every man in my life has taken issue with my dishwashing style. my father, he claimed I washed them out of order. I should wash the cleaner ones (glasses, silverware) first, and leave the dirtiest (pots and pans) for last. he nitpicks, we argue, and finally I shrug, “they all get rinsed in the end. what does it matter?” the point for him was the procedure of the thing, not the purpose–the means were the end.
my first boyfriend, he thought I was stupid for washing the bottom of the plate as well as the top. I was OCD, he said. well, buster, what do you think happens when you tuck those plates away in the cupboard all stacked neat and prim, the dirty bottoms nestled into the clean tops? still, I shrug, “you’re the one eating off them. pass me a bowl, please.” if he wants to keep his dirt outta-sight-outta-mind, that’s not my problem.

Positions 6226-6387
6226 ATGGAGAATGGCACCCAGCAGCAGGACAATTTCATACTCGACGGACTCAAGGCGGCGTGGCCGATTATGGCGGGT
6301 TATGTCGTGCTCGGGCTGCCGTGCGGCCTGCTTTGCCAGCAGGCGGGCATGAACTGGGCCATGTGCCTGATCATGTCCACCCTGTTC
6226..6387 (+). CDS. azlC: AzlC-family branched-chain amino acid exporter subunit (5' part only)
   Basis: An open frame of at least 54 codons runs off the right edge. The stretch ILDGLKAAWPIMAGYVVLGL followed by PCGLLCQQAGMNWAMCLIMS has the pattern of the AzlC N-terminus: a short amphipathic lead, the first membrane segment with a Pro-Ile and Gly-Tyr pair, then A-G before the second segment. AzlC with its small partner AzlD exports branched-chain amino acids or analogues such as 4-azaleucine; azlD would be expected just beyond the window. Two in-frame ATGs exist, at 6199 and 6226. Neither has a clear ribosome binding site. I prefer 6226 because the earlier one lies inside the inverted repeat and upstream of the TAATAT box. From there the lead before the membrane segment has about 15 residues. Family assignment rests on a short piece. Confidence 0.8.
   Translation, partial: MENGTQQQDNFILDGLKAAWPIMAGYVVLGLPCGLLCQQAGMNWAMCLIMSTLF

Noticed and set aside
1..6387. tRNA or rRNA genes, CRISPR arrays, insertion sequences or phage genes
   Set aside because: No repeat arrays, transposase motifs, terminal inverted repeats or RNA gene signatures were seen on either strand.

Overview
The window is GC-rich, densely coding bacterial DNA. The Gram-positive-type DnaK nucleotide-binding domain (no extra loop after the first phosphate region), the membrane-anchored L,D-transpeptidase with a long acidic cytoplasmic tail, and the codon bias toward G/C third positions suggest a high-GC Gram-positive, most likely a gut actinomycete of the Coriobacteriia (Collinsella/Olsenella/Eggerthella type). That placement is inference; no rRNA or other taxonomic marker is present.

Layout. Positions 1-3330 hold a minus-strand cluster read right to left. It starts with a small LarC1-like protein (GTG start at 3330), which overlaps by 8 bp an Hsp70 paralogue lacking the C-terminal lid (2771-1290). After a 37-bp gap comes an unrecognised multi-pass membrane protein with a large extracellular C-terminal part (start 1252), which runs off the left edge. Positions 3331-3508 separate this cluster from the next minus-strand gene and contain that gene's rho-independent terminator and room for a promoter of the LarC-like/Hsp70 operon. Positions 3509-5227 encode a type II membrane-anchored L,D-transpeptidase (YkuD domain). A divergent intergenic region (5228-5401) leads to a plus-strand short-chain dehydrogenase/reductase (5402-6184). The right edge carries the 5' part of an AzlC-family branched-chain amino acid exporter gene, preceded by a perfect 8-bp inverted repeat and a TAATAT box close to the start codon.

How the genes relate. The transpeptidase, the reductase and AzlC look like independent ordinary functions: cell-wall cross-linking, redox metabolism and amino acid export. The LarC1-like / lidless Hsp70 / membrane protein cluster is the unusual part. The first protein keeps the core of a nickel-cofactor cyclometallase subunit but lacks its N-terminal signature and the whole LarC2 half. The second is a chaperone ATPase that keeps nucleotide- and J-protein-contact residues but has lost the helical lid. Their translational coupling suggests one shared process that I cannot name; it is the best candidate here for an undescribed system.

my second boyfriend told me I held the sponge wrong when I washed the glasses. I should curl the sponge around the lip, like so, not just scrub the inside and then scrub the outside. not thorough enough, he fussed. have to make sure you get off all those dead skin cells on the rim. while he stands there I curl the sponge. when he turns away I scrub-inside-outside and rinse. what he doesn’t know won’t hurt him. not everything in this life can be sterile, you know.
this last boyfriend huffed and fretted that I was using a scrubby sponge on the nonstick pans. you know, the sponges that say “non-stick safe” on the package. I showed him the package but he continued to fuss. so I handed him the sponge and walked away. “they’re your dirty dishes anyway, dear. not mine.” precautionary overkill and out-of-control need-for-control were the rules of his little game. all I was trying to do was wash the damn dishes, for God’s sake.
on days like today–when first I wash the nonstick pans with a scrubby sponge, then inside-outside-rinse the glasses, then soap up the bottom of the plates–I think to myself, ahh, it’s so good not to have any men in my life.